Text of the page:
Standard and Poor's decision to downgrade the U.S. long-term credit outlook highlights how much is at stake in the budget debate. Bipartisan experts agree that no effort to tackle the debt is serious unless it includes defense spending, which is at a high in real terms since the end of the Cold War. A serious review includes not just "efficiency" savings but also a review of strategy, roles and missions - recognizing that, as defense expert Gordon Adams notes, "Money has always driven strategy and strategy has always influenced money."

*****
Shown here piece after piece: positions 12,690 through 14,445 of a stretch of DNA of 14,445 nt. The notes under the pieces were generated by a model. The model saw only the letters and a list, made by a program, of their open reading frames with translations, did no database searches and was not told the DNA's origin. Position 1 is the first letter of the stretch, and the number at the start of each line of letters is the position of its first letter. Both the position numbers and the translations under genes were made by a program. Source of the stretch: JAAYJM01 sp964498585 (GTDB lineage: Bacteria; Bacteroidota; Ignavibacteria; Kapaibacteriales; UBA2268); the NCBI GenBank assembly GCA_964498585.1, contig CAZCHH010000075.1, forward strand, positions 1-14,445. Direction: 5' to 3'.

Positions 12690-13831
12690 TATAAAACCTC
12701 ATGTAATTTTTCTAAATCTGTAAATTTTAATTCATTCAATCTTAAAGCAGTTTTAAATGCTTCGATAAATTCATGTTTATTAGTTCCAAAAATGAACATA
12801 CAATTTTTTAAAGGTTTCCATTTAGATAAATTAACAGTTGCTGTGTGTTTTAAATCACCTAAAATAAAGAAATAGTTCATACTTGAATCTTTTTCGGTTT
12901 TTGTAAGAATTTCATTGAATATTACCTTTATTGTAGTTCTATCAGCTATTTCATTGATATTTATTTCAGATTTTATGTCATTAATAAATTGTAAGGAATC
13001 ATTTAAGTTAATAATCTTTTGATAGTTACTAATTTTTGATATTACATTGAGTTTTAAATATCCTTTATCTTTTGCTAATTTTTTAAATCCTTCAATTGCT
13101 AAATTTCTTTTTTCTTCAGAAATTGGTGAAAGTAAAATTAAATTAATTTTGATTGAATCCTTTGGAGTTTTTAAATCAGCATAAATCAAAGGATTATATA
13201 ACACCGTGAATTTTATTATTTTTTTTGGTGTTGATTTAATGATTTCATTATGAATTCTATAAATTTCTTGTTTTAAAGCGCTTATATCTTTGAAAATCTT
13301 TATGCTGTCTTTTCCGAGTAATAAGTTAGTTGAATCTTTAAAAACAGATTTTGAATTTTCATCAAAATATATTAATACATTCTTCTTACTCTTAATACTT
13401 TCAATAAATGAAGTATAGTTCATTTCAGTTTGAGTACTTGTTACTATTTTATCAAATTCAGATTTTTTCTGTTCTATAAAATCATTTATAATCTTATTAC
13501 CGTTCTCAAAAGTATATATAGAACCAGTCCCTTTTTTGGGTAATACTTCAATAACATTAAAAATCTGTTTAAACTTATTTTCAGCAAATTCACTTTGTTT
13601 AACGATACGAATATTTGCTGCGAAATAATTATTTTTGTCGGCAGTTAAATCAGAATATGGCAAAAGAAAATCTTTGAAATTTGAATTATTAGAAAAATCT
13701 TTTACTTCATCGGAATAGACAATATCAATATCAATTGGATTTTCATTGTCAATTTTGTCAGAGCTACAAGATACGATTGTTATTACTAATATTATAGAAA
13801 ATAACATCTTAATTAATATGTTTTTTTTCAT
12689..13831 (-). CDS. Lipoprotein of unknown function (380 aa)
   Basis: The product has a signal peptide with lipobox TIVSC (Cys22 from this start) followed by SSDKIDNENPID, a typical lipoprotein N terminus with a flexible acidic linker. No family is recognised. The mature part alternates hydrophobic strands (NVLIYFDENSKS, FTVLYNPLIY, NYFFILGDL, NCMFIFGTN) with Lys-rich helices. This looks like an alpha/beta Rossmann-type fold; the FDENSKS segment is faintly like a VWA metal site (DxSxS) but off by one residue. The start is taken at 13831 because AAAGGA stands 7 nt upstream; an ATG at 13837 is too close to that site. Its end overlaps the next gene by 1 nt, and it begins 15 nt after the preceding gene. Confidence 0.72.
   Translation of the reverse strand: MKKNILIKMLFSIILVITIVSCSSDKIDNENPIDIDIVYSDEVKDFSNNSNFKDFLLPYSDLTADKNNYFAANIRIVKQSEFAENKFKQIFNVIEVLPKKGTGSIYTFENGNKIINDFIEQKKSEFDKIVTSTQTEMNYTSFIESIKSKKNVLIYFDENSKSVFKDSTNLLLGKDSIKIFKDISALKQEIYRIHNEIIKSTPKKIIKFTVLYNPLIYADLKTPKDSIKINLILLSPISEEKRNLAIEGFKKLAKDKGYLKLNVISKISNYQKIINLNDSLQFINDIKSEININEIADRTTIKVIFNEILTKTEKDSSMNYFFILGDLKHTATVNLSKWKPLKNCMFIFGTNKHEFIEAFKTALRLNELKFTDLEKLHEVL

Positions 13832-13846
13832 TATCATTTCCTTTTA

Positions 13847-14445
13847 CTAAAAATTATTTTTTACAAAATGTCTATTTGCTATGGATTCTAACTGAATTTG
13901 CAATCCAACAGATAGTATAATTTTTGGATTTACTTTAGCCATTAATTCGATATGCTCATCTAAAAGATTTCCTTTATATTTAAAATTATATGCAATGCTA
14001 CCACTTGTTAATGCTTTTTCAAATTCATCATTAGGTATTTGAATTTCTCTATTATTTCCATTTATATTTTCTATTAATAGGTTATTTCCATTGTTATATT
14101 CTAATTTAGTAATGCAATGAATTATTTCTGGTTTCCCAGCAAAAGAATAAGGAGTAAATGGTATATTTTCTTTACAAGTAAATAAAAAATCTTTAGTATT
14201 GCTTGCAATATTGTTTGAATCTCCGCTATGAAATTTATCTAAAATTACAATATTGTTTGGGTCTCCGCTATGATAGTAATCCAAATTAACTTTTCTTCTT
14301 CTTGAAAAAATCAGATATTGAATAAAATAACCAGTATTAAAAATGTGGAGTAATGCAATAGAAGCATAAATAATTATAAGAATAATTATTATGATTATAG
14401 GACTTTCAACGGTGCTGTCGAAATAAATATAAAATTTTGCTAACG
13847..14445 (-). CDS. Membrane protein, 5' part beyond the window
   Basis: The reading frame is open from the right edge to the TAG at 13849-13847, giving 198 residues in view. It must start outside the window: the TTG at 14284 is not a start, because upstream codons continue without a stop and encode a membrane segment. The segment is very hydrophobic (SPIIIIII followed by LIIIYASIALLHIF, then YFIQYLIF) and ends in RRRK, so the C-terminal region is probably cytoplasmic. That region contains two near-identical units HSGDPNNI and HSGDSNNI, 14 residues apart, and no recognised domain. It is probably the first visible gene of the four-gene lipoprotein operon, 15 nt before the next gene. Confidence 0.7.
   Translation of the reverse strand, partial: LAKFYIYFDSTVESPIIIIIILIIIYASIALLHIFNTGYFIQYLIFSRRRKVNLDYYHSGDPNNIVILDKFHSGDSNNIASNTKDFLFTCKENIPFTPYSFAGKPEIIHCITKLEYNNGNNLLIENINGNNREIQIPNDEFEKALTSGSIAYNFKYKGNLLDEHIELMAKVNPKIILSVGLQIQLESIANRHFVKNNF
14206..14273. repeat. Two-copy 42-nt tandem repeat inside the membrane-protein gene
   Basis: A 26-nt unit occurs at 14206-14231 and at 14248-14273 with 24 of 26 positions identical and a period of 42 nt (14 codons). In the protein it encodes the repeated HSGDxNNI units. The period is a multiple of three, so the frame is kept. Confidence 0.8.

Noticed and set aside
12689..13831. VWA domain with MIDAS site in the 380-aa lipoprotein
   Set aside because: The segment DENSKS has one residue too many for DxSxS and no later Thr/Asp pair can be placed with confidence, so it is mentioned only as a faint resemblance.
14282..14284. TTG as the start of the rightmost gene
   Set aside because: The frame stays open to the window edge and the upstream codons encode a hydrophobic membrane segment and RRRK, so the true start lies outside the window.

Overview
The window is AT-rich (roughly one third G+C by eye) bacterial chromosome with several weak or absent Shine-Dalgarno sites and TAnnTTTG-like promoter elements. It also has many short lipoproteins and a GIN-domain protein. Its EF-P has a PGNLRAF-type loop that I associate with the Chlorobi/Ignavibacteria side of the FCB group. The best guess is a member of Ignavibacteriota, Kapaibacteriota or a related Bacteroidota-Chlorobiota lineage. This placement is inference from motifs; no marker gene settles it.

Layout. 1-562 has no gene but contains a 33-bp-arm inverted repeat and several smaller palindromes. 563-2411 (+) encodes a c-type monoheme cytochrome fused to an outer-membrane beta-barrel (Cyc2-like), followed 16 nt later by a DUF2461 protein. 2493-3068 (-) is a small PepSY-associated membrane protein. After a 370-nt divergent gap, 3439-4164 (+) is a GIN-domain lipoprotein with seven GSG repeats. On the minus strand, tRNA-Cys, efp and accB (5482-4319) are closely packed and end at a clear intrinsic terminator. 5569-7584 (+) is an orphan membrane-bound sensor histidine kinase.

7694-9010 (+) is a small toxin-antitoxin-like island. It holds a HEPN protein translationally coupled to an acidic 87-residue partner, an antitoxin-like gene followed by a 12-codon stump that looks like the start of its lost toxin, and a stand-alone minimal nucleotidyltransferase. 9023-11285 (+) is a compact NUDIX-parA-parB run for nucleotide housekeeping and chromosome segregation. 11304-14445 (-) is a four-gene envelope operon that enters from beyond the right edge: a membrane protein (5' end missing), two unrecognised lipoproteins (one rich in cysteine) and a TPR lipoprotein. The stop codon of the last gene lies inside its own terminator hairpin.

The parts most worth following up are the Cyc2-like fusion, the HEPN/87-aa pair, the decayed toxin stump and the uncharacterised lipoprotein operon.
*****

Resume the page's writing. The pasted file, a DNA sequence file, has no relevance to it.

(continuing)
As a potential government shutdown looms, Rep. Paul Ryan (R-WI), chairman of the House Budget Committee, yesterday released a budget proposal for the 2012 fiscal year. Ryan's proposal fails to recognize that America's ability to project power and advance our security is derived from our economic well-being and that the cuts being proposed to key investments in America, as well as to our development and diplomatic assets, will undercut our strength. While bipartisan experts agree that cuts to the defense budget should go further, ironically, when it comes to the Pentagon, Ryan's proposal essentially endorses the president's budget request. This has caused deep division among conservatives by pitting those who have called for arbitrary increases in defense spending against Ryan, meaning that conservative infighting will continue to rage over these proposals. While the broader budget debate will be intense, it is clear that the president's coherent vision for defense spending has opened up a debate among his conservative critics, demonstrating that they do not have such coherence.